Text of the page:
Workplace violations are more severe and widespread in the low-wage labor market, according to new groundbreaking information released in a report compiled by the University of Illinois at Chicago Center for Urban Economic Development, the National Employment Law Project and the University of California, Los Angeles Institute for Research on Labor and Employment.
The study polled more than 4,300 low-wage earners from a variety of industries — manufacturing, food service, child care, health care and construction, among others — in Los Angeles, Chicago and New York City. Results of the study, conducted in 2008, show that 26 percent of low-wage workers were paid less than the minimum wage in the week prior to the survey and 76 percent of those who worked more than 40 hours were not paid the legally required overtime rate. Also widely reported were meal break, workers’ compensation and pay stub violations, as well as tip theft by employers.
Among these low-wage workers, a large percentage reported employer retaliation for lodging complaints or fear of retaliation as a reason for not reporting their employers for these abuses. The report showed that one in five workers polled had complained to bosses or reported them to government agencies, and among them 43 percent suffered some form of illegal retaliation: firing, suspension, pay cuts or threats to call immigration authorities.
The results of this study are appalling. These illegal activities are not only unfair and undemocratic, but also hamper economic revival and growth by depriving hard-working people of the wages they have rightfully earned, further stagnating the economy.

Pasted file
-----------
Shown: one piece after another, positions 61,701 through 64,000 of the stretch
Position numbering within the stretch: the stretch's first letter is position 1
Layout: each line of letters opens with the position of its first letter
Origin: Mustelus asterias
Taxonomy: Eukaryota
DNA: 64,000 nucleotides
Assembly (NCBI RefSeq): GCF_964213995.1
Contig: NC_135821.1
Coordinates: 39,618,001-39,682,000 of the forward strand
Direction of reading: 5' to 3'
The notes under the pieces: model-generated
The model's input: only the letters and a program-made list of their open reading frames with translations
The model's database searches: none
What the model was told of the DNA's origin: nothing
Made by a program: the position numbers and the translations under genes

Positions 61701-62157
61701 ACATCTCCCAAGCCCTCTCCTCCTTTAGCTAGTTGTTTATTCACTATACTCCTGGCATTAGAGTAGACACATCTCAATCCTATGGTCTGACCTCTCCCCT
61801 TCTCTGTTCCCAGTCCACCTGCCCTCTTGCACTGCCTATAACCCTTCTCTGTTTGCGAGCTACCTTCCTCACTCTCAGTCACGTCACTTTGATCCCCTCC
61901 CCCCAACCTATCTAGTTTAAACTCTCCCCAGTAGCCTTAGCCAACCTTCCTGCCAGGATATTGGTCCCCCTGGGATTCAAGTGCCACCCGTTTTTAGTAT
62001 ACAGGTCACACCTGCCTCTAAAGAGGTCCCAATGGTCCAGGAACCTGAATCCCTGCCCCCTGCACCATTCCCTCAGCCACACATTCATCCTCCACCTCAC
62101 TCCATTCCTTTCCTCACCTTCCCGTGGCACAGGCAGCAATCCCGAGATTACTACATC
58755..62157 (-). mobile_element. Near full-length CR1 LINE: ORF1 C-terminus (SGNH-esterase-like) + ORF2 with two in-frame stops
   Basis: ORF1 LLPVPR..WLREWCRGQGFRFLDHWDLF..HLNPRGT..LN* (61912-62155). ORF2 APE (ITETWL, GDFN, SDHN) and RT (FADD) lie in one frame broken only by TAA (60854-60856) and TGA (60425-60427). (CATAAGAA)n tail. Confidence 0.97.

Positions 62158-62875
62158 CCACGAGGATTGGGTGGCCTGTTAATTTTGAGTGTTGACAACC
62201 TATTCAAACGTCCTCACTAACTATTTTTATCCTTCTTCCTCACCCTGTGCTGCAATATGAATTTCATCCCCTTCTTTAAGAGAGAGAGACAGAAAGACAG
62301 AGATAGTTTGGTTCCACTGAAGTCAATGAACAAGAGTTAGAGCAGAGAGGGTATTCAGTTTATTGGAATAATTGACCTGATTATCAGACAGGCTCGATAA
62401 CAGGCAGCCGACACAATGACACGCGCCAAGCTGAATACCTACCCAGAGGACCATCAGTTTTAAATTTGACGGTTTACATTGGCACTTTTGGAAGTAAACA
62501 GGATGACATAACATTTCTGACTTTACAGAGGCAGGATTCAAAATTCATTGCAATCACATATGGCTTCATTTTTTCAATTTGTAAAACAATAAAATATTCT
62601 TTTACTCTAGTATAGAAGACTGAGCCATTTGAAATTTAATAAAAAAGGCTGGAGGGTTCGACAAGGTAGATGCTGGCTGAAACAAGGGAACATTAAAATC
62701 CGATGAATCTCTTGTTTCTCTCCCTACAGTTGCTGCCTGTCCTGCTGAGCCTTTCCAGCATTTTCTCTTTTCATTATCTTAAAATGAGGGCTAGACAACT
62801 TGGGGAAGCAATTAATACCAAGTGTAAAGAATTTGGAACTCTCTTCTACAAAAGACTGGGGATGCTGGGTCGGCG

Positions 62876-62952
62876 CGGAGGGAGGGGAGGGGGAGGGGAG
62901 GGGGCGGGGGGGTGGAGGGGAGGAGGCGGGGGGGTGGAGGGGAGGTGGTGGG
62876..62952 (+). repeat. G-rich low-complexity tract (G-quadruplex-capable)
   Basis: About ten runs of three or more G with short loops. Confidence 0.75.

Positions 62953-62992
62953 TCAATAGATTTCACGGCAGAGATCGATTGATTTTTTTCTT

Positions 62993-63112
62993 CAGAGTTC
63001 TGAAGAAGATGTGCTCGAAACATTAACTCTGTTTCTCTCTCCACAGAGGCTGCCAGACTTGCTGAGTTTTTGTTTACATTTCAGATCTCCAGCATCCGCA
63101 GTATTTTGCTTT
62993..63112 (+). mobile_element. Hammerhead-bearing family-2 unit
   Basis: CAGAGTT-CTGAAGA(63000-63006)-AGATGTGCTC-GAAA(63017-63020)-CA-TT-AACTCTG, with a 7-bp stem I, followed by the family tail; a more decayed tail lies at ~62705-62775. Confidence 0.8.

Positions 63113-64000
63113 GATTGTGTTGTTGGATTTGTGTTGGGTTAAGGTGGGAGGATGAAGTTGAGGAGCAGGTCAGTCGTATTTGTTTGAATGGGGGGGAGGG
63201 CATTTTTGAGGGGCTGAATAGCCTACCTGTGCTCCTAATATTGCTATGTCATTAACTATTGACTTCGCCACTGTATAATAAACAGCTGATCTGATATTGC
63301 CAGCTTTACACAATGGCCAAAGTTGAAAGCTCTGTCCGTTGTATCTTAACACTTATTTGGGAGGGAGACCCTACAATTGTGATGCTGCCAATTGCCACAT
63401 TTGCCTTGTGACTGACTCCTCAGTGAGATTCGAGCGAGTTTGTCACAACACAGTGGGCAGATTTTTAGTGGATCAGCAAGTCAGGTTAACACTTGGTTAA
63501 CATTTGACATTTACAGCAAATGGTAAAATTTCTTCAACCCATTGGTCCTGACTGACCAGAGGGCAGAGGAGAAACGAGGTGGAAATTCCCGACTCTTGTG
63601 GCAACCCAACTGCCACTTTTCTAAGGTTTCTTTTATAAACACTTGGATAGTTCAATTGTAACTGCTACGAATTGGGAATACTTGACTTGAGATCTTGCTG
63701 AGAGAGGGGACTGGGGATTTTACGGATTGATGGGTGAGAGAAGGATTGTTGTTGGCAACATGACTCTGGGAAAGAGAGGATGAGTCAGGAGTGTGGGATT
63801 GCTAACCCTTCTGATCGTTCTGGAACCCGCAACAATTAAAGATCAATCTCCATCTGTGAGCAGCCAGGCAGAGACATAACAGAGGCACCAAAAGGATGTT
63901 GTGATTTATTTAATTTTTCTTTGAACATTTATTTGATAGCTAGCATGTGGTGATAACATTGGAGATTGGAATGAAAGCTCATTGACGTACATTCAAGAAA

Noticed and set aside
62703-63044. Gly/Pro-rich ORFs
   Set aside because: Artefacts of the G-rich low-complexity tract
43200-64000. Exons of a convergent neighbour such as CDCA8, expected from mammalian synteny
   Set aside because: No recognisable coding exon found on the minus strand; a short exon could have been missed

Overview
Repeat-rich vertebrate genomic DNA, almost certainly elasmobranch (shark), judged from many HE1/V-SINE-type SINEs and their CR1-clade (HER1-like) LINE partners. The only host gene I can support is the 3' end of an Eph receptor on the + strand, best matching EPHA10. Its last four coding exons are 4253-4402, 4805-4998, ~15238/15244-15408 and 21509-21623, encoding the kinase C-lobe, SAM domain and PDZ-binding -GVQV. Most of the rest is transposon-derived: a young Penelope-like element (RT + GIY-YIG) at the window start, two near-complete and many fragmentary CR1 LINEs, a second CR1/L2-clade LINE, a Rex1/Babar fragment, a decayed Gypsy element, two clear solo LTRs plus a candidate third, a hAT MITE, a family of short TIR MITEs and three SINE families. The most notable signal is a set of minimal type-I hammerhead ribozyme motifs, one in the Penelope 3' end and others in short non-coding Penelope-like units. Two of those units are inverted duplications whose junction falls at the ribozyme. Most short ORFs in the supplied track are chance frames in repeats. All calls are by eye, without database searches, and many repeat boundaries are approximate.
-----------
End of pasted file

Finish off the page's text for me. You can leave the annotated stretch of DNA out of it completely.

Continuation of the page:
Here in New York, where many of the workers polled live and work, we are taking great strides to protect workers’ rights. This year we passed legislation I supported that made several important changes on behalf of the state’s lowest-paid workers (Ch. 372 of 2009). The new law:
• allows the state Labor Department to bring actions against employers on behalf of employees for wage deficiencies and breach of contract damages,
• shifts the burden of proof from employees to employers for establishing that wage underpayments were not intentional,
• greatly increases the civil penalties associated with violations,
• broadens the wage enforcement statute to include partnerships and limited liability companies and
• adds anti-retaliatory provisions to the wage violation law.
Another new measure I supported requires employers to notify each employee at the time of hire of his or her regular and overtime pay rate and how it is calculated (Ch. 270 of 2009). Both houses of the state Legislature also passed legislation, awaiting the governor’s signature, that will increase protections for employees who report that their employer is engaged in illegal business activities (A.7144). I also supported legislation that passed the state Assembly with overwhelming support that would require a statement in every state procurement contract that no forced labor was used (A.470).
This year the Assembly also passed legislation, that I have sponsored for many years, to bolster support for farm and domestic workers. One measure enacts the Farmworkers’ Fair Labor Practices Act, which grants collective bargaining rights, workers’ compensation, overtime payment and unemployment benefits to farmworkers (A.1867). Another piece of legislation extends the same rights and privileges to domestic workers (A.1470).
We know all workers, regardless of race, gender or legal status, are at risk for workplace violations at the hands of their employers, though some groups are more vulnerable than others and low-income workers are among the most susceptible. Low-wage workers engage every day in the back-breaking, necessary and often thankless work that allows our communities to function.
It benefits us all to make sure these and all workers are equally protected under the law. I will continue working in the Assembly to ensure all of New York’s workers’ rights are fairly and equally protected under the law.